Since these things rarely translate well through the written word, that is a sarcastic "hah" laden with tones of disgust, annoyance, and a seething anger - your friendly neighborhood blog editor
First off, I sabotaged myself. Since it's been a few years between air flow sensor problems and I'm an idiot that didn't RTFM, I had tried to get the torx security bolt out of the idle control valve mistakenly thinking I was working on the sensor. Here's what a torx security bolt looks like:
See that little peg in the middle of the head? If you have the right tool:
taking it out is a snap. However, me being the idiot that I am (see above) and not having one, I didn't look hard enough for one. Instead, I figured I could just drill the peg out and use a normal torx wrench.
See above - your friendly neighborhood blog editor
As you might imagine, the drill plan didn't work out that well. I stripped the crap out of that screw. It was so bad that nothing I owned would fit the gouged hole good enough to grip it. I even resorted to pounding a chisel into the head to create a makeshift channel for a flathead screwdriver. The screw was so bound up that I still couldn't budge it.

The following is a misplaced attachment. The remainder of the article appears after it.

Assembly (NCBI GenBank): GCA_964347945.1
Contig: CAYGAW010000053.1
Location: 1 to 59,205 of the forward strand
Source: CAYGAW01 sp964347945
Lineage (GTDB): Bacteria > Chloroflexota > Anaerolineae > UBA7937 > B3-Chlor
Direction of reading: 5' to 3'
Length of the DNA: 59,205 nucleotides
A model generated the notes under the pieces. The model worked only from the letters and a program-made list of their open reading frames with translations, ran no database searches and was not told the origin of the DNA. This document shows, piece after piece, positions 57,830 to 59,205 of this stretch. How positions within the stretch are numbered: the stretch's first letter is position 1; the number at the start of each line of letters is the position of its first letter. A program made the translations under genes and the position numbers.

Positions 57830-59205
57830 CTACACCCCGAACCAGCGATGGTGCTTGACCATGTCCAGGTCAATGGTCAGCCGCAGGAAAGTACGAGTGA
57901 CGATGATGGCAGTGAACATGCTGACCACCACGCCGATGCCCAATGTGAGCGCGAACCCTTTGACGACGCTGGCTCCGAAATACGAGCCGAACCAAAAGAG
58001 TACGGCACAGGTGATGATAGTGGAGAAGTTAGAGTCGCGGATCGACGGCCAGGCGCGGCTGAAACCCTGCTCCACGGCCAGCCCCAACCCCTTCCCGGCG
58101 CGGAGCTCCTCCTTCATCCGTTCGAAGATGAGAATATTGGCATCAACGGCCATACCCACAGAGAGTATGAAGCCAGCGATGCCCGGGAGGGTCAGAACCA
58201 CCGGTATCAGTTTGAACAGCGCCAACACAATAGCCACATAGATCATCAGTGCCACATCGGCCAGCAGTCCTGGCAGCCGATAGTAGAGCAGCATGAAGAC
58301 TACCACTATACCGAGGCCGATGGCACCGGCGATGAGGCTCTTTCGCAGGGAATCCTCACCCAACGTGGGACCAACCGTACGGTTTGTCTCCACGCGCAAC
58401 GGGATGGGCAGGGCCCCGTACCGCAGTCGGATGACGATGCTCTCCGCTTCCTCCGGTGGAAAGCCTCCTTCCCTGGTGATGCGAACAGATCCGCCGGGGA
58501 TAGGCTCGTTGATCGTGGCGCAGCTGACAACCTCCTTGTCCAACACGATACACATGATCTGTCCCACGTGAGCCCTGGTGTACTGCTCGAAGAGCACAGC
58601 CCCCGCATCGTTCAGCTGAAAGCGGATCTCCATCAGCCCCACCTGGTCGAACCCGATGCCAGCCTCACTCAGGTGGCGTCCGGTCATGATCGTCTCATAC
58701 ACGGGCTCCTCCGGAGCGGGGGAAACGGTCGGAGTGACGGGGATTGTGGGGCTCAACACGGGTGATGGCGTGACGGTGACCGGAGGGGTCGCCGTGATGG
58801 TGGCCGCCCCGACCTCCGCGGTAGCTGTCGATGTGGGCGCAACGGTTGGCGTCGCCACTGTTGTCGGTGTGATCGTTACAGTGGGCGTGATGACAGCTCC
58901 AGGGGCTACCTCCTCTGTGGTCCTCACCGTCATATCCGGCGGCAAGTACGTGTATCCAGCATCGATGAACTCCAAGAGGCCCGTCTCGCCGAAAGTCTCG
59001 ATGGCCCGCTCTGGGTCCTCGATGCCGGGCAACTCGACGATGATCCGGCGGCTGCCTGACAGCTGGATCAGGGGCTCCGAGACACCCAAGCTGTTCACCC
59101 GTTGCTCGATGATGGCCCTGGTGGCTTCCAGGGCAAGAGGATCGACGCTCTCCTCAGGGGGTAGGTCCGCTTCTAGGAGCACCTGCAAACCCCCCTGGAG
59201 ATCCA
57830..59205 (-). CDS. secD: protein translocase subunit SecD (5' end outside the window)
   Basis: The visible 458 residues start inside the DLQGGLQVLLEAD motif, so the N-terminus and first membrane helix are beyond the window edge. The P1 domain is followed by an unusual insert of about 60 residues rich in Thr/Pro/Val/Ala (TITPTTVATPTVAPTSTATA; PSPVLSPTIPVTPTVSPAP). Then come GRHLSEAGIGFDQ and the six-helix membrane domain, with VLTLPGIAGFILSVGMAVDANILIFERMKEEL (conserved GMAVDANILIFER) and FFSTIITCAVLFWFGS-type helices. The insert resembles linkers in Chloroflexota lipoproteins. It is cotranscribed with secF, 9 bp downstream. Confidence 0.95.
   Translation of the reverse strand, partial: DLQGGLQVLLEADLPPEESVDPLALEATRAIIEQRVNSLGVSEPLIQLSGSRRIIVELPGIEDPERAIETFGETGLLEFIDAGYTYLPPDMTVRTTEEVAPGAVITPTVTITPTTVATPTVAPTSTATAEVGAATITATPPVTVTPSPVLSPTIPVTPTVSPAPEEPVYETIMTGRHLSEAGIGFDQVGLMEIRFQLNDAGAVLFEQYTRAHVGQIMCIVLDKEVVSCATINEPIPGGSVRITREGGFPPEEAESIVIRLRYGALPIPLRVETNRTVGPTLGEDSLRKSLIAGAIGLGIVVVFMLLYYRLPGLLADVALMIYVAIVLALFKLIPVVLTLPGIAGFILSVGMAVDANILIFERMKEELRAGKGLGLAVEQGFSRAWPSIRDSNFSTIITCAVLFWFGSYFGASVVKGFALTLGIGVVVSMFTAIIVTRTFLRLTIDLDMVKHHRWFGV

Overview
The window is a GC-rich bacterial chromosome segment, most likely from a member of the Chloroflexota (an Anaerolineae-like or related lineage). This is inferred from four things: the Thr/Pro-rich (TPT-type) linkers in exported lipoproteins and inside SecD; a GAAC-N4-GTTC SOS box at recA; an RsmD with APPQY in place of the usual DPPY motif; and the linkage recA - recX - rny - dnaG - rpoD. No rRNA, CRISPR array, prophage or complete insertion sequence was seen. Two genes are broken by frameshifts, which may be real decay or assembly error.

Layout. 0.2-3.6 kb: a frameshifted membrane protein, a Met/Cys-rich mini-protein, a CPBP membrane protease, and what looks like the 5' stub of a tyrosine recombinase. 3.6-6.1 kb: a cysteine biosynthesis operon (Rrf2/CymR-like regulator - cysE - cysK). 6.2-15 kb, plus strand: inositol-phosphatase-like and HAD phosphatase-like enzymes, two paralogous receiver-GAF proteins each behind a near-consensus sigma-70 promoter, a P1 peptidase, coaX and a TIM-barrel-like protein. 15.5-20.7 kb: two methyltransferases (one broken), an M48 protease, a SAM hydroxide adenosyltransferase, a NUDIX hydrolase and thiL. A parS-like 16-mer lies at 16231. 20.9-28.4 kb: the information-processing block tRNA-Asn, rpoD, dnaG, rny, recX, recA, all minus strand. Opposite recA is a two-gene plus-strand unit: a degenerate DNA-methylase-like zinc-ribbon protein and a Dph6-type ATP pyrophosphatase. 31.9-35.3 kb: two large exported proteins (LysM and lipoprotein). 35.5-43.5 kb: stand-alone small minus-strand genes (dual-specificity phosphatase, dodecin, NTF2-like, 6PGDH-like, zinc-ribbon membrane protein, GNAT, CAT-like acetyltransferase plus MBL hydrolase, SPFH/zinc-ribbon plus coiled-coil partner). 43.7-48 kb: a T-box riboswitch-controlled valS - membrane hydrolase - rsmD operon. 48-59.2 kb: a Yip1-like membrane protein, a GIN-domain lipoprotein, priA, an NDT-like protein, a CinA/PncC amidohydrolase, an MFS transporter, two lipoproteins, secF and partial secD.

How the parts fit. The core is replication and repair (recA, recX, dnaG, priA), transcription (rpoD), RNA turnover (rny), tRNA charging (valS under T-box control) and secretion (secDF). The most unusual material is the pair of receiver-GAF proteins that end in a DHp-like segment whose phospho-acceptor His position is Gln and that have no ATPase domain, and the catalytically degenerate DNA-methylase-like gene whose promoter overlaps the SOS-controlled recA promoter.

That was months ago. Soon afterward I figured out that I was working on the wrong part and remembered that we had gotten rid of the annoying (and probably necessary) torx security bolt on the air flow sensor. Heh. Oops.
As I said, though, the sensor wasn't the problem. Fast forward to two weeks ago as I'm trying once again to get the bolt out. Our local True Value Hardware is actually pretty cool. They have much more hard to find items than Home Depot (including the torx security bits I needed, natch.) I picked up a handy little bit for my drill that is supposed to burnish a whole in the bolt, then pull the bolt out. It was only $15.00 (did I say only!? wth?) I burnished the hole up to the prescribed point, but I was at an awkward angle because of the placement of the bolt holes in the valve.